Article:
In a concrete example, the patent application describes a particular method and, as part of the enabling disclosure, reports certain detector readings as confirmation of the expected outcome i.e. confirmation that the method works.
However, one year later, the inventors publish a journal paper in which they summarize this work for a scientific audience. Here, the inventors describe the results as ambiguous and uncertain. They describe the same data referenced in the patent disclosure as indistinguishable from noise and call into question whether the expected outcome actually occurred or not. The inventors say they are not sure what was going on - the effect could have been there, or not. In any case, they have no confidence to argue either way based on the instrumentation used at the time.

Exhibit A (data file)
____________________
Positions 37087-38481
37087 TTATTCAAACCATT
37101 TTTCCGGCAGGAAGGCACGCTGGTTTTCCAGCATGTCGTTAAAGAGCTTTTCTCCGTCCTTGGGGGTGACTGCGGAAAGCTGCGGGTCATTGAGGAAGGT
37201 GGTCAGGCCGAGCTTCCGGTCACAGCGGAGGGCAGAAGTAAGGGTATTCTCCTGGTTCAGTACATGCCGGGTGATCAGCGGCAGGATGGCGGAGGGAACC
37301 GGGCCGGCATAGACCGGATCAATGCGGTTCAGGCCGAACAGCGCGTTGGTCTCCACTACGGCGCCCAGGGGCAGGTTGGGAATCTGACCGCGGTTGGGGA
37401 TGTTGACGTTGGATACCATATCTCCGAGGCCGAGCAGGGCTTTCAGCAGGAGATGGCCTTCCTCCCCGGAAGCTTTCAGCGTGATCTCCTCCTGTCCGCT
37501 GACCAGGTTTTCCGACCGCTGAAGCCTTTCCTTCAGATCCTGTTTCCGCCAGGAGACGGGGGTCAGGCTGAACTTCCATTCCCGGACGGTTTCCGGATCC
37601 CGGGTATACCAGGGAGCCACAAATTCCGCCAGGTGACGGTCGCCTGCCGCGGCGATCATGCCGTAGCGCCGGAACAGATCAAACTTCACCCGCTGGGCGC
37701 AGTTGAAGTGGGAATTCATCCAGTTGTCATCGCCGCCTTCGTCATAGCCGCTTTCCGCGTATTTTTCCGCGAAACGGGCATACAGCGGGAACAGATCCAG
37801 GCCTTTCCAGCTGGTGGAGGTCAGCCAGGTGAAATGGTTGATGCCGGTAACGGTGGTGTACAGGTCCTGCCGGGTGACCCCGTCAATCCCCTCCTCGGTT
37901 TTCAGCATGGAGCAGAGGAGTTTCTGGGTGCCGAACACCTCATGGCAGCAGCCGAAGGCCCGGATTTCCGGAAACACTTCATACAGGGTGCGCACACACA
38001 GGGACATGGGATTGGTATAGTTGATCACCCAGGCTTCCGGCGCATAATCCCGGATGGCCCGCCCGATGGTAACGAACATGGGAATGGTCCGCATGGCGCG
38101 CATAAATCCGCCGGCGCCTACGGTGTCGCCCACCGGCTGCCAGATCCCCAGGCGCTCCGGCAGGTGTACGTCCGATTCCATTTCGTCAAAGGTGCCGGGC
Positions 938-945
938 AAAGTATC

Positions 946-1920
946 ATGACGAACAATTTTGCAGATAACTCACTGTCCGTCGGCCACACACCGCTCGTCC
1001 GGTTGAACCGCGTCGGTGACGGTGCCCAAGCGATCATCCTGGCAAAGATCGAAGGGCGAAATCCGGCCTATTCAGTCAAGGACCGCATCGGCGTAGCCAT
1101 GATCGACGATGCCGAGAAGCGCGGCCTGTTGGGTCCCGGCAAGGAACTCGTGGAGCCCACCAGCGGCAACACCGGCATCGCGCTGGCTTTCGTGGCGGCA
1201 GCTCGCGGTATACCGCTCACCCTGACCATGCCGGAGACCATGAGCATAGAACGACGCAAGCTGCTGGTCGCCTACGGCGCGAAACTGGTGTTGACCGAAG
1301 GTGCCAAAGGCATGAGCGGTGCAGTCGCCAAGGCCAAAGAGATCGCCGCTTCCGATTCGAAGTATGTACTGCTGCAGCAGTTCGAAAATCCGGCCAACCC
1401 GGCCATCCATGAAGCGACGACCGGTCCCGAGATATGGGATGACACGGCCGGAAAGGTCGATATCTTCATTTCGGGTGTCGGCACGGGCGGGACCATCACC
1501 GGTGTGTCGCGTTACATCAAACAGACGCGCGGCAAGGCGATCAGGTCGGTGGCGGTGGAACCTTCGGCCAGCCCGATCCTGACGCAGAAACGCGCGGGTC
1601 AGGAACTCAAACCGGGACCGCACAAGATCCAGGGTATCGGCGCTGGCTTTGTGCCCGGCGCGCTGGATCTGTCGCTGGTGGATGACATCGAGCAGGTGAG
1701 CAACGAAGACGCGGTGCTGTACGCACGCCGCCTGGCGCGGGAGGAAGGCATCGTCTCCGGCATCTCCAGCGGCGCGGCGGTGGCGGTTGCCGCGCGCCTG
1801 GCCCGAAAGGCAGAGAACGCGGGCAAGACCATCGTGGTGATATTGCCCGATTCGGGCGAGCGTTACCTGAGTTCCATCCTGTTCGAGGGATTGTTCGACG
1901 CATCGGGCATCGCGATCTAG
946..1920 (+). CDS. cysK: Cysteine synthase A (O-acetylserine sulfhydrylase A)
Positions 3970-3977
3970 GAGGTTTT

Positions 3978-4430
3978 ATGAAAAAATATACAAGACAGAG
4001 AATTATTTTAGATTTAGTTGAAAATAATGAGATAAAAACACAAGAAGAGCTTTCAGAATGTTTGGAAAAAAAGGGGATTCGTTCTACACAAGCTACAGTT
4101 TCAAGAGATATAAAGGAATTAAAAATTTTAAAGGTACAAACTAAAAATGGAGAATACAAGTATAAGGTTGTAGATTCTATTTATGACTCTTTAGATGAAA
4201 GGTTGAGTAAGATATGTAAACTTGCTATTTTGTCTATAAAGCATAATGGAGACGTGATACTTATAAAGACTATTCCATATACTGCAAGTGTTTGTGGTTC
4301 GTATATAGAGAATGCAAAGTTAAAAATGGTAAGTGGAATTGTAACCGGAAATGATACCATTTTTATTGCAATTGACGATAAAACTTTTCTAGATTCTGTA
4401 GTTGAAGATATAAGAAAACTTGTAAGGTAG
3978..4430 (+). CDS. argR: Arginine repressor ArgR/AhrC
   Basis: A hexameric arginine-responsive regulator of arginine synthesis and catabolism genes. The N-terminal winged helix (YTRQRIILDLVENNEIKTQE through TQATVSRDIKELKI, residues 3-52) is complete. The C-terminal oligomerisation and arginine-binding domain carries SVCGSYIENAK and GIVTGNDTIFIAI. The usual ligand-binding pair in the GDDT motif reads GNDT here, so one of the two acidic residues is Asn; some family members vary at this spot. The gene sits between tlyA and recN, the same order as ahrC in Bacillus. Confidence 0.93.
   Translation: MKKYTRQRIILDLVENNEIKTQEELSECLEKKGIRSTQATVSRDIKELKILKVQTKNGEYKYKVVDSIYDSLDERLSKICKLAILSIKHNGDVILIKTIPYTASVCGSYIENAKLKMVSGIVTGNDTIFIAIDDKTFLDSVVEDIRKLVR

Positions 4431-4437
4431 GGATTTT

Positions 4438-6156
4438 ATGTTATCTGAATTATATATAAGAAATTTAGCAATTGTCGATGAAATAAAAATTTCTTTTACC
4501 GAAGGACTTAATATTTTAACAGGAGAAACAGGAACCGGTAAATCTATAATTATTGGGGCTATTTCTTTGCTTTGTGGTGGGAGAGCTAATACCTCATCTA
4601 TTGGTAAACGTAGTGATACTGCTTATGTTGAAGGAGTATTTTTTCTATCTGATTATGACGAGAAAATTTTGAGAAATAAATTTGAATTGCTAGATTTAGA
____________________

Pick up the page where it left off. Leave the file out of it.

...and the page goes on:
So, at this point, nobody actually knows whether the invention works or not as described in the patent application (and the experiment is too elaborate that anyone would try or has since tried again without confidence that it does work). Again: maybe the effect does occur based on the proposed setup, if only a better detector were used - but there is just no way of telling based on the public information to date.
I would think this questions the requirement of enablement "without undue experimentation."
Does such a patent have a chance of surviving or can it be easily litigated? Would it survive if it could later be shown that the effect was in fact present even if it was drowned out by noise at the time and in the described embodiment? If the latter were the case, then the patent author would have made "the right guess" at the time I suppose.